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9/22/2017 12:11:25 AM
Posted: 9/29/2005 1:36:25 PM EDT
I see this thrown out all the time. Is it so? If it is, then why is RRA and Armalite the only manufacture offering them?
Link Posted: 9/29/2005 3:16:29 PM EDT
No. 16 inch barrels are not more or less reliable than any other barrel length. It is the quality of the gun and how well it is built that determines relative reliability. Charles the Gunsmith.
Link Posted: 9/29/2005 3:34:56 PM EDT
Don't believe everything you hear.
Link Posted: 9/29/2005 3:40:04 PM EDT
A 16" midlength gas system as compared to a 16" carbine gas system is less harsh on internal components. The midlength gas system will cycle slower than a carbine system thus making for a less abusive action. That is what I have been told and if im wrong someone tell me please.
Link Posted: 9/29/2005 3:42:19 PM EDT
This one is going to be fun.



Its VERY informative so far.
Link Posted: 9/29/2005 3:44:34 PM EDT
Link Posted: 9/29/2005 3:46:51 PM EDT

Originally Posted By Lumpy196:
This one is going to be fun.



Its VERY informative so far.




Link Posted: 9/29/2005 4:02:07 PM EDT
Link Posted: 9/29/2005 4:10:27 PM EDT
[Last Edit: 9/29/2005 4:17:31 PM EDT by Not_A_Llama]
I haven't ever seen a quantitative analysis of wear as a function of gas system, but it's irrational to assume that higher port pressures will not lead to some shortening of component lifetimes.

Armalite has their piece on the rifle versus carbine gas systems; though it doesn't show midlengths, I think it's safe to interpolate: www.armalite.com/library/techNotes/tnote48.htm

But wear isn't the crux of the matter. With midlengths, you get a noticeably smoother action, more handguards, and a better sighting plane, in a package that's carbine-length. That alone makes it a worthwhile proposition to me.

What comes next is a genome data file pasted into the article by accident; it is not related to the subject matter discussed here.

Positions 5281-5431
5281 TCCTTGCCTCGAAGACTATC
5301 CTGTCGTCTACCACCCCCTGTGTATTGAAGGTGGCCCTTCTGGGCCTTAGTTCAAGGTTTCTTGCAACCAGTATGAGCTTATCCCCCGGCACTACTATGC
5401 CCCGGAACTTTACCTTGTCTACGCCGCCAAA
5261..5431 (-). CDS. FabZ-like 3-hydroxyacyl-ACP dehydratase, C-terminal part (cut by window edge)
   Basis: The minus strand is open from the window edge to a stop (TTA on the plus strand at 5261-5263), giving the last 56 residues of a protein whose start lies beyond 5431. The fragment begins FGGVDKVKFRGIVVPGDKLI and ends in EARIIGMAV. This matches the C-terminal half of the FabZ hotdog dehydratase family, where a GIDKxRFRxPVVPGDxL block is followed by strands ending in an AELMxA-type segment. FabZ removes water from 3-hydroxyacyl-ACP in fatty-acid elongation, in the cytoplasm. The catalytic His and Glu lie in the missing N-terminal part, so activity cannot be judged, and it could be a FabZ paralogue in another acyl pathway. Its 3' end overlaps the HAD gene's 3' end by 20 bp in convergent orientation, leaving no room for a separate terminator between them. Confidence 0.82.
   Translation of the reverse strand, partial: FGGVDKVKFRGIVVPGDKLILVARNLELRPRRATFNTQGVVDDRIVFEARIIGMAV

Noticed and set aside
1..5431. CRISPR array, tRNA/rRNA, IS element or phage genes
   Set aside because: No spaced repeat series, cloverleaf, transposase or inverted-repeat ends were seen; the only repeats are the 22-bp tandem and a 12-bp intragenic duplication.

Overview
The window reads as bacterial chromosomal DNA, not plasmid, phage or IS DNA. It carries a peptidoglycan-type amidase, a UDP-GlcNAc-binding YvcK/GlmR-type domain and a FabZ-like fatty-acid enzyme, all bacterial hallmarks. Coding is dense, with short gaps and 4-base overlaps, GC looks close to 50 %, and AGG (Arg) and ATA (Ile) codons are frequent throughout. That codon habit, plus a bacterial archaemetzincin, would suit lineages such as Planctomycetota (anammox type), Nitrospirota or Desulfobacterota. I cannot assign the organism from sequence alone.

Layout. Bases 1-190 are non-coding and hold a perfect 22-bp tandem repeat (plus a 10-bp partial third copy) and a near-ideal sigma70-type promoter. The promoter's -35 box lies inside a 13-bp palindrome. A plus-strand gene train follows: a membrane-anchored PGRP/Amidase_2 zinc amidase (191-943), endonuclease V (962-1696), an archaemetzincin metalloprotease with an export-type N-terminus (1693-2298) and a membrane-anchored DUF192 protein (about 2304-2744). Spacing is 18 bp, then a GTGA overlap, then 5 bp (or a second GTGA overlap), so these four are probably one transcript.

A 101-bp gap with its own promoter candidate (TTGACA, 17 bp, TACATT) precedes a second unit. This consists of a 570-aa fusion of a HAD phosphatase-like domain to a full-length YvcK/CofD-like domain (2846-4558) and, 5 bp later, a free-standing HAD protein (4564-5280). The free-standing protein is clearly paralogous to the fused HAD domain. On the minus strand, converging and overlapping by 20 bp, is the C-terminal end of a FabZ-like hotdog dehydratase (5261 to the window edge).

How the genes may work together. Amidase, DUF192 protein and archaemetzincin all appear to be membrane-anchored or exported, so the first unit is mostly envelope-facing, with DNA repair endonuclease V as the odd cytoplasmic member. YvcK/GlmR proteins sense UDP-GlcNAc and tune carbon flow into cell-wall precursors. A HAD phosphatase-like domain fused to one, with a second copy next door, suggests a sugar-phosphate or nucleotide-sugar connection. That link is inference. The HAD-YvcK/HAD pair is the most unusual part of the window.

Link Posted: 9/29/2005 4:13:45 PM EDT
Link Posted: 9/29/2005 4:16:29 PM EDT
Link Posted: 9/29/2005 4:28:44 PM EDT
[Last Edit: 9/29/2005 4:29:31 PM EDT by gks452]
I don't know about reliablity but the Mid length looks cool. There's too much barrel sticking out of a regular carbine. Plus you get a bit more area to hold onto w/o getting burned. An you can attach the all important bayonet.

Sorry this was not an answer to your question. A well made carbine will work fine and it will take a lot more shooting than the average 3 ARs see to wear one out.
Link Posted: 9/29/2005 4:51:18 PM EDT
Thanks for the info. I've got a spare upper I might just swap for a middy.
Link Posted: 9/29/2005 6:37:15 PM EDT
A 16" midlength gas system as compared to a 16" carbine gas system is less harsh on internal components. The midlength gas system will cycle slower than a carbine system thus making for a less abusive action. That is what I have been told and if im wrong someone tell me please.


I have carbine length gas systems on most of my AR's, and middie on a RRA, and had an Armalite middie I traded off.

The middie length is noticably smoother, feels much more like a 20".
Link Posted: 9/29/2005 6:44:27 PM EDT
I have a RR m4type and a Armalite A4 midlength. Both are great rifles but I do like the looks and feel of longer handguards. I also can feel the difference in recoil. The middy has a little less and cycling is not as jerky or explosive. One does not appear to be any more reliable than the other. If you are looking for something different buy a midlength but I would not sell my carbines.
Link Posted: 9/29/2005 7:12:24 PM EDT
I have no reason not to believe it.

Smoother cycling. The longer gas system lessens the gas pressure, therefore applying less pressure on the bolt, causing less buffer compression which eliminates much of the violent force found in carbines. I would imagine this aids in reliability as the bolt is not coming back as fast or as forceful.

Cleaner running. The longer gas system allows for more of the gas to burn up before contacting the bolt. I'm not sure how true that is, but a well documented test would be very interesting.

Parts wear. I couldn't see how the lower gas pressures wouldn't have an affect on wear. The slowing in bolt speed has to be a significant amount better on friction. The smoother cycling seems like it would also be more stable as it's not as violent of an action also.

Sight radius. IIRC, mid length gas systems are about 2 inches longer than a standard carbine. I'd imagine this is pretty self explanitory.

Added handguard length. Obviously, less chance to be burned and more area to hold on to.